Austria could ‘co-host’ the Milano-Cortina 2026 Winter Olympics: Here’s why

The Olympic Sliding Centre near Innsbruck, Austria has become the leading contender to stage luge, skeleton and bobsleigh at the 2026 Winter Olympics set to be hosted in Northern Italy. The former Olympic city will likely get a call from officials after an announcement Monday that they would be looking outside Italy for a venue.

IBSF World Cup at the Olympic Sliding Centre near Innsbruck, Austria February 2023 (Photo: IBSF)
IBSF World Cup at the Olympic Sliding Centre near Innsbruck, Austria February 2023 (Photo: IBSF)

The joint Milano-Cortina Games had planned to host the events at the iconic Eugenio Monti Sliding Centre originally featured at the 1956 Cortina d’Ampezzo Winter Games. The venue had fallen into disrepair and closed in 2008 but plans were in place to rebuild. The new construction plan was controversial as International Olympic Committee (IOC) officials urged against building expensive infrastructure for the Games without a strong and sustainable legacy plan.

In 2019 the International Bobsleigh and Skeleton Federation (IBSF) and the International Luge Federation (FIL) warned against construction of a new track in Cortina, saying there were already enough facilities across the globe.

While bidding for the Games, Italian Olympic Committee (CONI) president Giovanni Malagò assured that funding was already set aside for the project as part of an overall goal to support tourism in the Veneto region, and strong demand for the facility existed.


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Rising costs since the host election in 2019 forced the government to end plans to fund the project and CONI was notified of the issue last week.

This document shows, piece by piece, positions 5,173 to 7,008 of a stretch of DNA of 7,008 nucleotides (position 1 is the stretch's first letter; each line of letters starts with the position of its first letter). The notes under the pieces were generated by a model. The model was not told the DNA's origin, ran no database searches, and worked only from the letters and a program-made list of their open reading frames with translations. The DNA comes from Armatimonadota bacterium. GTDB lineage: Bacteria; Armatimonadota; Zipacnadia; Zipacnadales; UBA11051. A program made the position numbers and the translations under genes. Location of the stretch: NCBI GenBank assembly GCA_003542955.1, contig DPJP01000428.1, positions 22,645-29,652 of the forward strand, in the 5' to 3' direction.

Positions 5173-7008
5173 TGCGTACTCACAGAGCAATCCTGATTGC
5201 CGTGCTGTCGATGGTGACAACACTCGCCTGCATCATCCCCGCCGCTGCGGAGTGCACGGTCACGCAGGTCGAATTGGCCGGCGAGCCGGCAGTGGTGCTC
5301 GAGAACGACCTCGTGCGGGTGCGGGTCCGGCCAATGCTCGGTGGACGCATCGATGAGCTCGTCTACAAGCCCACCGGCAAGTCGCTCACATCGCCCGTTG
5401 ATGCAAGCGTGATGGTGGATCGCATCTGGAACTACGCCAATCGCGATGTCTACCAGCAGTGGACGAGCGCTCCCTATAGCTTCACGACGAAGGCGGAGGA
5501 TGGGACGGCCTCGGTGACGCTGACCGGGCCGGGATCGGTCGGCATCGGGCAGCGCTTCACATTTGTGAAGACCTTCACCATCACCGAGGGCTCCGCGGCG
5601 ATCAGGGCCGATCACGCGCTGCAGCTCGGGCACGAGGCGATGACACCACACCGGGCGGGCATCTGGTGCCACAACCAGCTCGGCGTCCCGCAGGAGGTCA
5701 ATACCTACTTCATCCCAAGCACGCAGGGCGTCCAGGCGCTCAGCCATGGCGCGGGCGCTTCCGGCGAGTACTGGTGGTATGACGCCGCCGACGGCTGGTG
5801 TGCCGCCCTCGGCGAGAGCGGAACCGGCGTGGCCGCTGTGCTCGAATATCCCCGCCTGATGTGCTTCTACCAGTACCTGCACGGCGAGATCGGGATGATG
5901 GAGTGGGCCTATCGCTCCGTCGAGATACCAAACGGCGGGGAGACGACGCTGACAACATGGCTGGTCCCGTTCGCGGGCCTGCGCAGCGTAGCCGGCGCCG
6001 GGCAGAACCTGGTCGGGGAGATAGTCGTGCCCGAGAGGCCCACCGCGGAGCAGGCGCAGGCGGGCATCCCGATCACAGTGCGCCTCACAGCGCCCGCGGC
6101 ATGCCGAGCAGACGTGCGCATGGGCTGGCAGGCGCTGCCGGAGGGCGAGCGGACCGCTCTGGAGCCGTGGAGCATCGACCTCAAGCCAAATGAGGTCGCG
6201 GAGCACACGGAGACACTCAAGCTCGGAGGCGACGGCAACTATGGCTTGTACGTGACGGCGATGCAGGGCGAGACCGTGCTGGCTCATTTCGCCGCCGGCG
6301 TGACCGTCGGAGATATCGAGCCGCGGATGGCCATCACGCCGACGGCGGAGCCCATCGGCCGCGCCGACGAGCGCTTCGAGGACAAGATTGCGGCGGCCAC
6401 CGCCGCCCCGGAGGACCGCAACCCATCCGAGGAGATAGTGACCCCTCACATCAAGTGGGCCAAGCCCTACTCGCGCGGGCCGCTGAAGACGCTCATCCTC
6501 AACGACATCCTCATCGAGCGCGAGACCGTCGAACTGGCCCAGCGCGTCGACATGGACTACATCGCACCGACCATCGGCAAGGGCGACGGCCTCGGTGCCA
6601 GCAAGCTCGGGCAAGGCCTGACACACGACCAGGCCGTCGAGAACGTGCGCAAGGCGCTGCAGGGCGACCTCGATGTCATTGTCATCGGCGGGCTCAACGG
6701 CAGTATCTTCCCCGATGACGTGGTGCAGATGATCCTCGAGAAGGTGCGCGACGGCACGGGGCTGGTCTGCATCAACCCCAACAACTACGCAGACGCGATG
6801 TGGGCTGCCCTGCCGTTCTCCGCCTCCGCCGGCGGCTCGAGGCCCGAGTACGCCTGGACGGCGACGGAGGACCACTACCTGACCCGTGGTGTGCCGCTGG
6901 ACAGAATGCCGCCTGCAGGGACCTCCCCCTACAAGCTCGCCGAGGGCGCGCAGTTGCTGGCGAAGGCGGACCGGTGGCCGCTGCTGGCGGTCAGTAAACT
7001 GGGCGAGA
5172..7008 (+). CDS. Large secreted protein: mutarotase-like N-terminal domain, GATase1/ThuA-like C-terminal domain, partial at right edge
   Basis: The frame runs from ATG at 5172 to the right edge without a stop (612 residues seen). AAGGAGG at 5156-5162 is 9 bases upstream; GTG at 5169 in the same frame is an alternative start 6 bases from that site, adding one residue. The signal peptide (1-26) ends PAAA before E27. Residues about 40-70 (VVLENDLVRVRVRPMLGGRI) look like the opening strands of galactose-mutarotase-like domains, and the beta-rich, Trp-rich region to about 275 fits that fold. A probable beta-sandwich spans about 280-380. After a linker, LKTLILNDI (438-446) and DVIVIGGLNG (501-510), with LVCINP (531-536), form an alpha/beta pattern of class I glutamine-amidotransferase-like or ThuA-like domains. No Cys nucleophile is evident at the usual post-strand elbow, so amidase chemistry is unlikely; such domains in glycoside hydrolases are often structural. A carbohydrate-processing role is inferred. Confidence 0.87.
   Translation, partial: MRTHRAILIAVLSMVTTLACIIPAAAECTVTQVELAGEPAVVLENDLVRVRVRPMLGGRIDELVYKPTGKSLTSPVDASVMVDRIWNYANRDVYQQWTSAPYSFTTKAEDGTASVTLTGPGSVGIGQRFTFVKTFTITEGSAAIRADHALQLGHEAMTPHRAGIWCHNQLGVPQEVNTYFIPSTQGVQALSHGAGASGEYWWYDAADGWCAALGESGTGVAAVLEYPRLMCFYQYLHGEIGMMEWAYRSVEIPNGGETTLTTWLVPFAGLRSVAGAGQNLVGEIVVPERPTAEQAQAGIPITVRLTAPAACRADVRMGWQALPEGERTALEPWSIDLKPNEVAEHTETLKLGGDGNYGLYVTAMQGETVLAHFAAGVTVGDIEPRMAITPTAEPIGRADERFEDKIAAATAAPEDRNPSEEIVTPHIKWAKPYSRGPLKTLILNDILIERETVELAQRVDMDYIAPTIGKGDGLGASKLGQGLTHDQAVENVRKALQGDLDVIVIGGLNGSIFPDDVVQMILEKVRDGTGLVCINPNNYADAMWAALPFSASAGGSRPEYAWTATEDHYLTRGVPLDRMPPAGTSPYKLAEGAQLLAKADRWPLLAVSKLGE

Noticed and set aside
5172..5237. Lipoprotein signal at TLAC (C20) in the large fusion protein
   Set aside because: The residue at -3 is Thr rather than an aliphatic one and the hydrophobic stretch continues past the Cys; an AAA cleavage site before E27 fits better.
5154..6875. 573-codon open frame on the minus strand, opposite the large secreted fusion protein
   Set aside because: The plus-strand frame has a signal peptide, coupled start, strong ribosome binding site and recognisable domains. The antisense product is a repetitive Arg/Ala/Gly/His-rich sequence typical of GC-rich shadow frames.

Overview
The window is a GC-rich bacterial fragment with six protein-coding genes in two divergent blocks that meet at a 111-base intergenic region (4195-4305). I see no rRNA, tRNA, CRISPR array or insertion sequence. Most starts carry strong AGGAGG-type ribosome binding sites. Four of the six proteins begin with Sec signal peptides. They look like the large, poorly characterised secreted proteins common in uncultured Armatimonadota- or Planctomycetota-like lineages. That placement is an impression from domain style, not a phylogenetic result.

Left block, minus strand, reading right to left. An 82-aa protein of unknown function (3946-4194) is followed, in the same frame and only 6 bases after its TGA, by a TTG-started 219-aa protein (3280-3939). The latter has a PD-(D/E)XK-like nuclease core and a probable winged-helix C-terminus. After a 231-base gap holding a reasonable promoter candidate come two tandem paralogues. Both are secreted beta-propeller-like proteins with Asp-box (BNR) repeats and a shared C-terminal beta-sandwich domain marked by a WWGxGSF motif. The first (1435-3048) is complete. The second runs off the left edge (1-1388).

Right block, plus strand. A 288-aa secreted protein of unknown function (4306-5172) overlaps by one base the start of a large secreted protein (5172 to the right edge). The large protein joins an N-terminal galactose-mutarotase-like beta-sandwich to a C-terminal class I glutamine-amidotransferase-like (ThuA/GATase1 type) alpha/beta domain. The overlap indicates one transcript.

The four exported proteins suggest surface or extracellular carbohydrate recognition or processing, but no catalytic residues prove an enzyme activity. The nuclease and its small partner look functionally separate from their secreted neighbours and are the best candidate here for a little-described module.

“The government has informed us that it is considering the best and most sustainable option: to not go ahead with the sliding centre and move the sliding competitions to an already existing and working venue. As a result, Milano Cortina 2026 has to identify another venue outside Italy,” Malagò told IOC members at their annual Session held in Mumbai, India this week.

The IOC said it supports the decision that it had always encouraged Milano-Cortina to make. It will be the first time Winter Olympics events will be staged in two separate countries.

With construction delays in Cortina apparent, Austrian officials had already offered the use of the Innsbruck Sliding Centre last month. The mountainous drive between the two sites is 165 kilometers and about 3 hours travel time.

Innsbruck was in the running to fully host the same 2026 edition before more than 53 percent of voters across the region rejected plans in a referendum. Four cities dropped out of the race before Italy defeated Sweden’s Stockholm-Åre bid by a vote of 47-34.

Innsbruck hosted the Olympic Winter Games in 1964 and 1976, and staged the inaugural Winter Youth Olympic Games in 2012.

According to Austrian media and Germany’s Sportchau the track is already set to undergo renovations next year and would be up-to-date to support the Olympics for a rent of 12 million euros.

The Austrian Olympic Committee (ÖOC) confirmed Monday that the offer stands and they would be “very happy to hold direct discussions.” ÖOC President Karl Stoss who chairs the IOC Future Host Commission was also in Mumbai for the announcement and voiced his support for the plan.

The next nearest possible venue is in St. Moritz, more than 300 kilometers away. The Swiss region is currently vying to host the 2030 Winter Games.

Further away, the Oberhof Sliding Track in Germany has also been offered by the German Bobsleigh, Luge, and Skeleton Federation (BSD) on Tuesday, according to Sportchau.

Other reports say the sliding track in China used for Beijing 2022 would be available, but the distance could be prohibitive.

A senior producer and award-winning journalist covering Olympic bid business as founder of as well as providing freelance support for print and Web publications around the world. Robert Livingstone is a member of the Olympic Journalists Association and the International Society of Olympic Historians.

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